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New Atlas Edition Reflects a Changing World

Americans had a brand new view of the world just in time for Geography Awareness Week November 14-20. The National Geographic Society, which hosts the annual event, has just published the eighth edition of its Atlas of the World. The Society made more than 15,000 changes from the previous version, issued five years ago. In addition to traditional maps, the book contains country-by-country profiles of political and economic data, as well as maps of cultural aspects - such as religions and languages.

Chief cartographer Allen Carroll says the new edition had to venture beyond the customary political maps. "I’ve always felt that, as beautiful and useful as those maps are, they're an awfully simple way at looking at the world," he said. "Those neat boundaries and nice little town spots don't reflect the complexities and changes going on. So we've added new pages on conflict and terror, human migration, fresh water, transportation, telecommunications and other subjects to reflect some of the interesting issues that geography is all about."

New items featured on the maps include everything from high-speed rail lines to space-launch ports, with a special focus on cities. "Within the last few years, we've reached the point that half of the world's population lives in cities," says cartographer Carroll. "That represents a huge change from our past as an agrarian economy to an urban, international, manufacturing and information-based economy."

National Geographic editor Michael Horner says readers will notice a number of changes in popular place names. "To a large degree, we follow the usage of the U.S. Board on Geographic Names," he says. "They tend to reflect the national usage, but things change. We've had times when the national government and state governments have different names for the same place in their country." Although his staff tries to follow the national usage, "we try to be flexible," he says.

In Africa, the new edition of the atlas shows Somaliland as an area of special sovereignty, where national control is disputed. The size of Lake Chad is shown greatly reduced because of evaporation and decreased stream flow.

On the maps of Asia, Calcutta has become Kolkata and East Timor is designated as an independent country. China's Three Gorges Dam and reservoir were added, and the Aral Sea shoreline was changed to show a significant reduction in its size. The map for Iraq shows the shorter names, used more commonly, such as Fallujah, as well as the original name Al Fallujah.

Changes in Europe include adding the region’s largest reservoir onto the map of Portugal, reflecting recent political changes in the two former Yugoslav republics of Serbia and Montenegro, and references to both Saint Petersburg and its local name, Sankt Peterburg.

For South America, the maps were updated to show new spellings for the Peruvian cities Cusco and Nasca – formerly Cuzco and Nazca. Also in Peru, the mapmakers added Bahuaja-Sonene National Park along with Bolivia's Madidi National Park. In combination, they make up one of the largest protected areas of the world.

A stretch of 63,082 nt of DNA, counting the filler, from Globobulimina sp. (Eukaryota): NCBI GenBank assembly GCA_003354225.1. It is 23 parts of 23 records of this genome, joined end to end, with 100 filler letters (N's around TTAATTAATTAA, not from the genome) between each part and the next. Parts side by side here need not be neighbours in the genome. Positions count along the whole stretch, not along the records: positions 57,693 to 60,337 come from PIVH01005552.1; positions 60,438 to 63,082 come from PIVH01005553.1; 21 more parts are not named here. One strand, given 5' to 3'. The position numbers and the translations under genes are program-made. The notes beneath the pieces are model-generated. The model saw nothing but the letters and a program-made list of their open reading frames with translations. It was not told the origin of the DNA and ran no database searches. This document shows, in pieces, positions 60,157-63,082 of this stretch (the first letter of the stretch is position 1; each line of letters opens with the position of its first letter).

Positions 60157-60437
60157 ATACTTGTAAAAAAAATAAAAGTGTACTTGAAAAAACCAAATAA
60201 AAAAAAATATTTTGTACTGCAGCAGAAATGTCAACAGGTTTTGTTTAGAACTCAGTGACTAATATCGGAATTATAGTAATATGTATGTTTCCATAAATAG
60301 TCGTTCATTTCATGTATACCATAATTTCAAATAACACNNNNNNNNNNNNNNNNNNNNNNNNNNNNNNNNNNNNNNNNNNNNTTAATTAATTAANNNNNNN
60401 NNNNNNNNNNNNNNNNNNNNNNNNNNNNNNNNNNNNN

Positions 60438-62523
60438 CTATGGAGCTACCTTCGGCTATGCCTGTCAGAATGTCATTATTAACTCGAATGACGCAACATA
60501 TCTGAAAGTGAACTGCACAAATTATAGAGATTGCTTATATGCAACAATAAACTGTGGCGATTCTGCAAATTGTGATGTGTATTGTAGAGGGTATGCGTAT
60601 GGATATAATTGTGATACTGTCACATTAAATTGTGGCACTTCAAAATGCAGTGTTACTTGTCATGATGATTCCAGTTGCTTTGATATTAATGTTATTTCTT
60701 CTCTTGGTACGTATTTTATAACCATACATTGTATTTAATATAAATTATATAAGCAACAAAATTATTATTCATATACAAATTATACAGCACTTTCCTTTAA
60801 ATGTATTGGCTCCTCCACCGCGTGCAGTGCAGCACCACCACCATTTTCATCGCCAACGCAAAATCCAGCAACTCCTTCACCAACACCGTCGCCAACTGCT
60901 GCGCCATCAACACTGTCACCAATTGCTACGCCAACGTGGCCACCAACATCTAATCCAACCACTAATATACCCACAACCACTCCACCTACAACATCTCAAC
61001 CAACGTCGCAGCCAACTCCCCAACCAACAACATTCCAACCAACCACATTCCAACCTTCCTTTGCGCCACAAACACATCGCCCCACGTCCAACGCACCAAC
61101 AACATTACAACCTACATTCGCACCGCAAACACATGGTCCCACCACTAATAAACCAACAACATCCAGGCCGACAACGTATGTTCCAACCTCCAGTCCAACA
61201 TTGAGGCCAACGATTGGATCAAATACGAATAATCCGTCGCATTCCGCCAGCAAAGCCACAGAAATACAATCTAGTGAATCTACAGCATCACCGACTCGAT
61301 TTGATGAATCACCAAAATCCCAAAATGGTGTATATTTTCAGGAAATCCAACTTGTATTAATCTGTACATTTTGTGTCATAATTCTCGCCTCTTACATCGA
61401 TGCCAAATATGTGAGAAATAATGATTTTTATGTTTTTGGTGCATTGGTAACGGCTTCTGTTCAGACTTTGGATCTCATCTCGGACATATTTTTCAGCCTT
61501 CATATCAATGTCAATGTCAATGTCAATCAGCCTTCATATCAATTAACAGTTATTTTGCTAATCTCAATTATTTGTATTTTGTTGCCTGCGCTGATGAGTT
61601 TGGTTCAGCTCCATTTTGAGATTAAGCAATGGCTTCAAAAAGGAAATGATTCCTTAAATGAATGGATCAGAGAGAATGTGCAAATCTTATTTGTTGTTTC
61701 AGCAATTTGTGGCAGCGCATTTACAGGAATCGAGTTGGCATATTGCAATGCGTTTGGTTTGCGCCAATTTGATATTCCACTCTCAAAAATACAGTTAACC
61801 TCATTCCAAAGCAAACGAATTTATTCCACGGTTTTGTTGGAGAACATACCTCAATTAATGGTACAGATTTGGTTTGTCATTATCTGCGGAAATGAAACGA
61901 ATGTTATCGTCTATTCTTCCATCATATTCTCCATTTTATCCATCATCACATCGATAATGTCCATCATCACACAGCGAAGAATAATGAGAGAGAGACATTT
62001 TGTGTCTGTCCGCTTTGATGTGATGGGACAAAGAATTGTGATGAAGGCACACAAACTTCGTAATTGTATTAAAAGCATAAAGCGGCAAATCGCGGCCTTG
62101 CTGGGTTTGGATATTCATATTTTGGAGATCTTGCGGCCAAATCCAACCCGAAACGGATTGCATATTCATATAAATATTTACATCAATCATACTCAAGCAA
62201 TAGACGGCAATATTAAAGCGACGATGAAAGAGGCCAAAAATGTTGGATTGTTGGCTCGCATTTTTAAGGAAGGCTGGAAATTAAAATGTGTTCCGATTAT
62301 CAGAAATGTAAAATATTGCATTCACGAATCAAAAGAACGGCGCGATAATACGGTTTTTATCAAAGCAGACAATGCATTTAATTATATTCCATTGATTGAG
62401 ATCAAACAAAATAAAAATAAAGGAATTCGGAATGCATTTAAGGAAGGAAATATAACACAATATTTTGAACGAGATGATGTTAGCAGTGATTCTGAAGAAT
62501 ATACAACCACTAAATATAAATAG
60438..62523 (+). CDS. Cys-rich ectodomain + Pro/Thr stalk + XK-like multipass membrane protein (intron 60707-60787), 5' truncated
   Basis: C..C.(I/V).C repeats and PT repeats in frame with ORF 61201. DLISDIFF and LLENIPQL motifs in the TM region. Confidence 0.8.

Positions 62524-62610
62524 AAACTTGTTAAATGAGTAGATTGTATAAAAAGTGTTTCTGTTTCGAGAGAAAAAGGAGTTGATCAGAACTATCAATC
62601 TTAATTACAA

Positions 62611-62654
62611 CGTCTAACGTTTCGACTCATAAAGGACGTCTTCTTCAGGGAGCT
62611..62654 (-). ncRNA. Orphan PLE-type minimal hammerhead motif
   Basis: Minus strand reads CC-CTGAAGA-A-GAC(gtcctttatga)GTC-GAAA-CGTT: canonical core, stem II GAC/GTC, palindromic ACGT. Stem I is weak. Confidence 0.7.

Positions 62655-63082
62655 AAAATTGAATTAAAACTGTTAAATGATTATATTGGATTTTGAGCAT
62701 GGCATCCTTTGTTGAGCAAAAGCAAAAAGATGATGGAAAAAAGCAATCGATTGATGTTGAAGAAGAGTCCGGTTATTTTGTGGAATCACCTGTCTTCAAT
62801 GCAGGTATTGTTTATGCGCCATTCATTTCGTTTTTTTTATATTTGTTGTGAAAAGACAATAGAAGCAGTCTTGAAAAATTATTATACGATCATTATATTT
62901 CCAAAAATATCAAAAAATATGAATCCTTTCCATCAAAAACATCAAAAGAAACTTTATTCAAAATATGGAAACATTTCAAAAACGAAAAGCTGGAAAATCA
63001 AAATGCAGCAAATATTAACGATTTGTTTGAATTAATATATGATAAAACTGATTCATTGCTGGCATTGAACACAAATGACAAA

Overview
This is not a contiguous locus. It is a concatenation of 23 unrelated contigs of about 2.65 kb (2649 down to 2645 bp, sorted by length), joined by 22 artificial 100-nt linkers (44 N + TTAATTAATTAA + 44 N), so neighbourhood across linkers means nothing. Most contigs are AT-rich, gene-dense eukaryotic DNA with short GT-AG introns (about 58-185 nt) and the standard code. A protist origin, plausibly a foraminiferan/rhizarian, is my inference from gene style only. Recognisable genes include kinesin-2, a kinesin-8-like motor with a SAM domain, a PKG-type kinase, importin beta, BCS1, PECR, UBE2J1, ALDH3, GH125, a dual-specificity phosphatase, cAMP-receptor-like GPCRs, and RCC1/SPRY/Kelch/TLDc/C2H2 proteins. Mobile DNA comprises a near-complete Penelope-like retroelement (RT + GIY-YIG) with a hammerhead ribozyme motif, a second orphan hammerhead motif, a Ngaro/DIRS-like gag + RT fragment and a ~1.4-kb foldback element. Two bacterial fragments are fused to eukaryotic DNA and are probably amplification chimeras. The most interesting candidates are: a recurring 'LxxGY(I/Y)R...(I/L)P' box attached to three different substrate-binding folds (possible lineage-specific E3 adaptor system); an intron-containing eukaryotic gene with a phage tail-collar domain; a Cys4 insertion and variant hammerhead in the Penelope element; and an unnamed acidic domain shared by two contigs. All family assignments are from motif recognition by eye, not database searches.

National Georgraphic editor Michael Horner notes that South Korea has modified its transliteration system. "There were a lot of small changes," he says. "But it affected a lot of names in the atlas. That's going on all the time, especially in Central Asia, which was a challenge."

Chief cartographer Allen Carroll says some of the map changes have even been controversial, including the addition of the secondary name Arabian Gulf alongside the more traditional name, Persian Gulf. He points out some non-political changes as well. "We now show the highest point on the earth's surface as a little higher and the lowest point a little lower," he says. Those changes were made for different reasons. "The highest point, Mt. Everest, is two meters higher not because Mt. Everest has grown in the last five years, but because it's been measured more accurately, using the latest technology," says the National Geographic mapmaker. "The lowest point, the shores of the Dead Sea, is actually lower because the Dead Sea's water level has gone down."

Technological advances have not only made atlases more accurate, but also easier to prepare. "It's a wonderful time to be a cartographer," says Mr. Carroll, "because the tools we use in creating maps have changed so much and the data available to use is incredible. 20 or 30 years ago, the atlas was much more labor-intensive. It still takes a whole lot of labor. But having Geographic Information Systems and names data bases and graphics software eases our work and increases the creative portion of our work because of all the options."

The National Geographic atlas also has an integrated web site for each political map. As place names and borders change, the information is updated and atlas users can print out and paste the modified sections onto their individual maps. "One of the things that's scary for us is to finish work on an atlas and then have a major change happen," says Mr. Carroll. "Now, we're not going through a period of macro-level changes like the break-up of the Soviet Union. But to some extent, a changing world means job security for us. It allows us to keep working on future editions of the atlas."

Indeed, Allen Carroll and his team, in between a variety of map and illustration projects for the National Geographic's many books and magazines, have already started working on the next edition of the Atlas of the World.